What are fossil fuels? Fossil fuels are the carbon rich remains of ancient vegetation and other organisms that have endured intense heat and pressure inside the earth over periods of millions of years.
What are the different types of fossil fuels? The different types of fossil fuels are coal, oil and natural gas.
How is coal formed? Coal forms from the remains of plants which died in prehistoric swamps and wetlands. Organic plant matter at various stages of decay form peat, which, under certain pressure, time and heat conditions experiences slow rates of bacterial decay and eventually goes on to form coal. The process through which coal forms from such ancient plants is known as coalification.
Describe the different stages of coal formation?
Lignite: The softest, brownish coal and is low in carbon but high in hydrogen and oxygen
Bituminous: Has a higher carbon content with a higher heating value than lignite. Contains less water and is therefore harder than lignite
Anthracite: The hardest and has more carbon, which gives it a higher energy content
How is coal used as a fossil fuel? Coal is primarily used as a solid fuel to produce electricity and heat through combustion (burned). It is also used to fuel power plants and other factories.
How is oil formed? Oil was formed from the remains of animals and plants (diatoms) that lived millions of years ago in a marine (water) environment before the dinosaurs. Over millions of years, the remains of these animals and plants were covered by layers of sand and silt. Heat and pressure from these layers helped the remains turn into what we today call crude oil.
How is oil used as a fossil fuel? Oil is carried in pipelines and large tanker ships. A refinery changes the oil into products like gasoline, jet fuel and diesel fuel. It's also burned in factories and power plants to make electricity. The oil is burned, which produces gases that turn a turbine to create electricity.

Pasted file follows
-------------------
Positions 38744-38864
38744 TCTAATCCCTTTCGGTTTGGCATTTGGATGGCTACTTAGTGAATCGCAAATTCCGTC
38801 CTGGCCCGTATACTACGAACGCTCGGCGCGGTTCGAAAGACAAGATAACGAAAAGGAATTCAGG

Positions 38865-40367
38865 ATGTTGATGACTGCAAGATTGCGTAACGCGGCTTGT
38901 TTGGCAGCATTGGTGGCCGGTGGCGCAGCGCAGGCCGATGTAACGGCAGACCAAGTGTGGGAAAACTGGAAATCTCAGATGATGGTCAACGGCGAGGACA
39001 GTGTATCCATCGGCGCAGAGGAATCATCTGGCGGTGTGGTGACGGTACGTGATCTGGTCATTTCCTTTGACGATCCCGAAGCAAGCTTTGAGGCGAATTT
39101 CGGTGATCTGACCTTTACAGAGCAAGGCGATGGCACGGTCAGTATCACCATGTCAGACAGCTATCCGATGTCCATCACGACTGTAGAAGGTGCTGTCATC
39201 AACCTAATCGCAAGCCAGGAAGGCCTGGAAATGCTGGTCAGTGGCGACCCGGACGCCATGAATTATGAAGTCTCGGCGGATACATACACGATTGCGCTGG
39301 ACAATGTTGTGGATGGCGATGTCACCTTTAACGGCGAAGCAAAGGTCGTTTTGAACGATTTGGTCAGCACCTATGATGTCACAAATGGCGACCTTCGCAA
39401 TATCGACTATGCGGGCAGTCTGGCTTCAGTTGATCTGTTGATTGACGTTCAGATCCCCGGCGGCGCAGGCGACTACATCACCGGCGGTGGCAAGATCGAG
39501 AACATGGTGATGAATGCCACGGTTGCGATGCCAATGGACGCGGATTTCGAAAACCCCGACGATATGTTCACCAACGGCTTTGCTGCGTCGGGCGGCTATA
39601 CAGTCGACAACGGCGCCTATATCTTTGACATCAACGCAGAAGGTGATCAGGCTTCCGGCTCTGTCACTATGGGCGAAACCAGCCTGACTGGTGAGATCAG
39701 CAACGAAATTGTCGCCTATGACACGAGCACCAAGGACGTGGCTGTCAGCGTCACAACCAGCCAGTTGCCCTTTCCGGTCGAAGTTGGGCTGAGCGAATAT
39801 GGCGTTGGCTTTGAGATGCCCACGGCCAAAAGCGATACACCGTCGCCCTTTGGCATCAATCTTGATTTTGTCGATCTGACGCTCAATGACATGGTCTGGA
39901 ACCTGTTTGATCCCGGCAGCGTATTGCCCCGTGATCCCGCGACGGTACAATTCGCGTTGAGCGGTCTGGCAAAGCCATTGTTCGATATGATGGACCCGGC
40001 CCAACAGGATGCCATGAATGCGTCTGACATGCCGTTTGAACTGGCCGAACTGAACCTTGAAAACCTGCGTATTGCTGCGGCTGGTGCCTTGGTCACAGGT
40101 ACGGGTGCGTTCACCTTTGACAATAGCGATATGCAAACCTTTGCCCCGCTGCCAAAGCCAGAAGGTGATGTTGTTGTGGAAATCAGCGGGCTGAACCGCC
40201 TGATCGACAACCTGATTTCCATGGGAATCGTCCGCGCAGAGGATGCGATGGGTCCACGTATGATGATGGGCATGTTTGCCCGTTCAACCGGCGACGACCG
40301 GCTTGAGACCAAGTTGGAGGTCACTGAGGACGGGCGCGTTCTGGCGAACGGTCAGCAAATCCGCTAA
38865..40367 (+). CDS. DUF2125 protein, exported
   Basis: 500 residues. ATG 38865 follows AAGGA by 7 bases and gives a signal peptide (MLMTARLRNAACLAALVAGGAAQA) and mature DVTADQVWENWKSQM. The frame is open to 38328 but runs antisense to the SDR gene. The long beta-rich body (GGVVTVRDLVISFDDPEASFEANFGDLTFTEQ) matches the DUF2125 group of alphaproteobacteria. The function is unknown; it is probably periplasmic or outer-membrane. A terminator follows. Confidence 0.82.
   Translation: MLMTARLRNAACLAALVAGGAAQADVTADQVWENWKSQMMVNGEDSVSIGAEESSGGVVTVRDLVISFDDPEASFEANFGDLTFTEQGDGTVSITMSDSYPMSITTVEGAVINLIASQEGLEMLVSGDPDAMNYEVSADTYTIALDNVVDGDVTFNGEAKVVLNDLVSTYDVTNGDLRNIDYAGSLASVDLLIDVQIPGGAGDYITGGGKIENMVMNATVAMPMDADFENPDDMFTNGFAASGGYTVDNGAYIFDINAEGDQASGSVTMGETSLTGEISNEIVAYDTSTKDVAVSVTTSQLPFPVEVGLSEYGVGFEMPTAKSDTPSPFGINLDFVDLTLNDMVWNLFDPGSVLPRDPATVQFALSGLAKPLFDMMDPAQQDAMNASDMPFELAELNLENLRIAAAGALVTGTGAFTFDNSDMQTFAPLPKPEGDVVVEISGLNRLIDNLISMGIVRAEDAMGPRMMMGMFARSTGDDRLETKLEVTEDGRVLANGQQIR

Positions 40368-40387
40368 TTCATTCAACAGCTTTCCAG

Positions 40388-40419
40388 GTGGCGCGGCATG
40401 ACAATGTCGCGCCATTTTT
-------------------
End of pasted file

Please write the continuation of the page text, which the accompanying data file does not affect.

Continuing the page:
How is natural gas formed? Millions of years ago, the remains of plants and animals (diatoms) decayed and built up in thick layers. Over time, the sand and silt changed to rock, covered the organic material, and trapped it beneath the rock. Pressure and heat changed some of this organic material into coal, some into oil (petroleum), and some into natural gas — tiny bubbles of odorless gas.
How is natural gas used as a fossil fuel? Natural gas is the cleanest burning of the fossil fuels. Natural gas can be used as a substitute for gasoline or diesel fuel in internal combustion engines.
What are refineries and why are they important to the production of fossil fuel? A refinery is a production facility composed of a group of chemical engineering unit processes and unit operations refining certain materials or converting raw material into products of value. It is important to the production of fossil fuel because it converts raw material into a lot of fuel that we need.
The Exxon Valdez oil spill incident On March 24, 1989, the tanker Exxon Valdez grounded on Bligh Reef in Alaska's Prince William Sound, spilling nearly 11 million gallons of Prudhoe Bay crude oil into a remote, scenic, and biologically productive body of water. It was the largest single oil spill in U.S. coastal waters. Many parts of the Alaskan marine environment have begun to show signs of significant physical and biological change: waters have warmed, ice has receded, and populations of fish and mammals have declined. In order to clean this mess up, they tried to displace it with high-pressure hot water. However it displaced and destroyed the microbial populations on the shoreline, so they stopped. There are oil remain in the sandy soil of the contaminated shoreline, declining at a rate of less than 4% per year.
The Deep Water Horizon oil catastrophe incident The spill started with an oil well blowout on April 20, 2010 which caused a catastrophic explosion on the Deepwater Horizon offshore oil drilling platform. On May 1 two aircraft were employed to spray oil dispersant. The effects are being felt in towns and cities across the area -- this is in addition the local wildlife in both the land and sea that are dying by the thousands.